- Medical bills, both current and future, for emergency transport and treatment, diagnostic tests, doctor's office visits, assistive devices, surgery, hospitalization, prescription medication, retrofitting a home to accommodate injuries, and more
- Wages lost from work if the accident, medical treatment, or recovery time caused the injured individual to miss work
- The lifetime value of earnings if the accident renders the injured individual unable to return to his or her former profession
- Pain and suffering for physical, emotional, and mental pain and suffering
You can seek compensation in these categories either by approaching the at-fault party's insurance company or filing a Bronx slip and fall lawsuit.
How much is my Bronx slip and fall claim worth?
This is one of the most common questions that we hear. It helps to know how insurance companies arrive at claims to get a sense of the actual value of your claim.
There's no one-size-fits-all slip and fall compensation claim. Why? Because all claims depend very much on the type of injuries involved, the severity of the injuries, and the effect such injuries have on the injured individual's life.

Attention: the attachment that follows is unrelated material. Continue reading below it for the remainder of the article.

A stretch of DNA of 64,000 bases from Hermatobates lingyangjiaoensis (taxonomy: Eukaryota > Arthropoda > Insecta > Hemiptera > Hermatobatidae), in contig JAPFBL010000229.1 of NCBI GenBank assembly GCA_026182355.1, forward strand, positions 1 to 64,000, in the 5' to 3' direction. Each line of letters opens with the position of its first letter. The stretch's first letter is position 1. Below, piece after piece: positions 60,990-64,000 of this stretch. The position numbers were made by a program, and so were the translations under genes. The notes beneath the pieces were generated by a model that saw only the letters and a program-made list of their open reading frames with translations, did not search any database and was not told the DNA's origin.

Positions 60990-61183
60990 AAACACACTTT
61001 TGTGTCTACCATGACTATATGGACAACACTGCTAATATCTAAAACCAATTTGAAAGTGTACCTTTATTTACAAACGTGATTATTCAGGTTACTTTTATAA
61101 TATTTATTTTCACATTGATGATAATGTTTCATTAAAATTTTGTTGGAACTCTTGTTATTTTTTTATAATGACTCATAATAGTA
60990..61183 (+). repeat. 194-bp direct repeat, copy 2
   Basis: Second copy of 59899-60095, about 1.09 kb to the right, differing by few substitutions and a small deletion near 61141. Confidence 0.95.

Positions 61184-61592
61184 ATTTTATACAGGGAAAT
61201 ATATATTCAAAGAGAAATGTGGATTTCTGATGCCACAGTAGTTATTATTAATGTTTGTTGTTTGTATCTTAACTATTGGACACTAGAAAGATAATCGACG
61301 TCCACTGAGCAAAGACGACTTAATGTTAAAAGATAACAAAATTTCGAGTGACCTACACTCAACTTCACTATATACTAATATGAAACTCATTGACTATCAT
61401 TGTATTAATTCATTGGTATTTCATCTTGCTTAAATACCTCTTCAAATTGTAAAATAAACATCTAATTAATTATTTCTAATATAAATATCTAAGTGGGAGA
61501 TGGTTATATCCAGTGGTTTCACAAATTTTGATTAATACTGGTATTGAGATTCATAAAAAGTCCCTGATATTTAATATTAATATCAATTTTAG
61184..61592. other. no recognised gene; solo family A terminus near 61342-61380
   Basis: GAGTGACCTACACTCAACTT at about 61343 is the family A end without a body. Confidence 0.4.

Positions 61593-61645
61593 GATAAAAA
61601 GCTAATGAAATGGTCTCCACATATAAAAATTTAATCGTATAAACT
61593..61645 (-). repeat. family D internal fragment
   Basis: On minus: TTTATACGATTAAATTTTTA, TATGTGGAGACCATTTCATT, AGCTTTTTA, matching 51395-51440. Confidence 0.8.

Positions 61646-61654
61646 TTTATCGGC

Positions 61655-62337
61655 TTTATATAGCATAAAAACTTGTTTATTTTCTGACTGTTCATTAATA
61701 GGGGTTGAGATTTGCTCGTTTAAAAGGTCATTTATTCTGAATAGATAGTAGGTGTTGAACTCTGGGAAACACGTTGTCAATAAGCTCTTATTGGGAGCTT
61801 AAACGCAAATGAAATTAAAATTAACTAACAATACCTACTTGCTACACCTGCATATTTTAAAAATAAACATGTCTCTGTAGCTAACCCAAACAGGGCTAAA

A lawyer can help you determine the value of your claim, but below we discuss certain aspects of Bronx slip and fall claims in more detail.
Economic losses. If you have medical bills for treatment you've already received, the amount of those bills is simply added up to determine their total amount.
If your doctors have recommended future treatment, it's a bit more complicated. First, expert testimony is used to verify what treatment your doctors recommend and to verify that the treatment is standard and accepted throughout the medical community.
Next, expert testimony can determine how much future care may cost. That cost, added with your already existing medical bills, is added to your claim.
If you've lost time from work, you compute that by multiplying the time lost by your existing salary. If you are expected to need time off work in the future, expert testimony can help establish how much time to expect for that, and then multiply your wages by that figure.